The most important thing you must stay constantly aware of – if your horse begins to pull away or resist when you are touching him – do not back away! Stay with him, maintaining the contact until he releases/relaxes, even for just a second, and then you release the pressure. The important exception to this rule is when you are at risk of getting hurt or are in danger. Other than a safety risk though, if you reward him by stopping the contact when he resists, you are training him to resist. Again, conduct lots of short sessions with your young horse, where you are spend time grooming and touching him all over, always ending when you see significant improvement. Work on the legs last (as these can be the more dangerous area, and concentrate on getting your horse very relaxed while being touched. Make sure you work on every area of his body, especially the head, ears, mouth, stomach, and for those who will be doing sheath cleaning… well you know what you have to do!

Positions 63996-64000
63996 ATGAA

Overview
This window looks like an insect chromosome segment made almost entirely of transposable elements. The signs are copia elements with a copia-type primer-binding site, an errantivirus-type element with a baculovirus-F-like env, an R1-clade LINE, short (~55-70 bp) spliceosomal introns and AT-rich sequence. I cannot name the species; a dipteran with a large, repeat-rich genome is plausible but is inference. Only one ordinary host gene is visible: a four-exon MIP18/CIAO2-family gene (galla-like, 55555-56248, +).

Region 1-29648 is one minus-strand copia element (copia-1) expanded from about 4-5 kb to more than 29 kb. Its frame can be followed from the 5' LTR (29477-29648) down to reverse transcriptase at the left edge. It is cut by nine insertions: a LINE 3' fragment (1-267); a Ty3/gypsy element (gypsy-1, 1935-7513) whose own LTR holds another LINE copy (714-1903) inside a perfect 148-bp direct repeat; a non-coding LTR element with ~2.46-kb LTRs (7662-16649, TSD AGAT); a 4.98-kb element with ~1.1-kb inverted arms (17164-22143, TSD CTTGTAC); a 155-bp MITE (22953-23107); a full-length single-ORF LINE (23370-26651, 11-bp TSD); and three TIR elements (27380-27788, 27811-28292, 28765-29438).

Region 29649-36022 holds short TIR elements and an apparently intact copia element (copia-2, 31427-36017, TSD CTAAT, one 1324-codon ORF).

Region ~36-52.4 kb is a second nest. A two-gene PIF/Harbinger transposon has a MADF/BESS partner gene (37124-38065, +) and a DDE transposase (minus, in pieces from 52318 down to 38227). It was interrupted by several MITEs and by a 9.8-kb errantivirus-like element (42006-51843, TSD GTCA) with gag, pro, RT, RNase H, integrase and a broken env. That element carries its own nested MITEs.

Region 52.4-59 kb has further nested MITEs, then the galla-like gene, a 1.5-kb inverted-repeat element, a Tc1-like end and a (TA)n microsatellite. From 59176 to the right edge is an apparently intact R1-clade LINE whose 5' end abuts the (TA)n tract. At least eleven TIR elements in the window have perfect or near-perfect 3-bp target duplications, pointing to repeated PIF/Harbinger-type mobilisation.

When you are ready to start on the legs, work with a dressage whip first as an extension of your hands. This provides extra distance as a safety measure, and you will be able to tell how sensitive he is, and if he is liable to kick. Use the end of the whip as you would a hand, and touch the horse all over his legs and stomach using the same pressure and release techniques – meaning maintain that contact until he gives. When he seems very relaxed with the contact, you can then begin to work with your hands. Firmly move your hands down each leg, spending plenty of time on each section. Do not yet ask the horse to lift the hoof. If he does so on his own, fine. But for now focus only on the contact. When you go to work on the back legs, make sure the horse is already relaxed while you are standing behind him and at his side, and ensure your head is not in position to be kicked.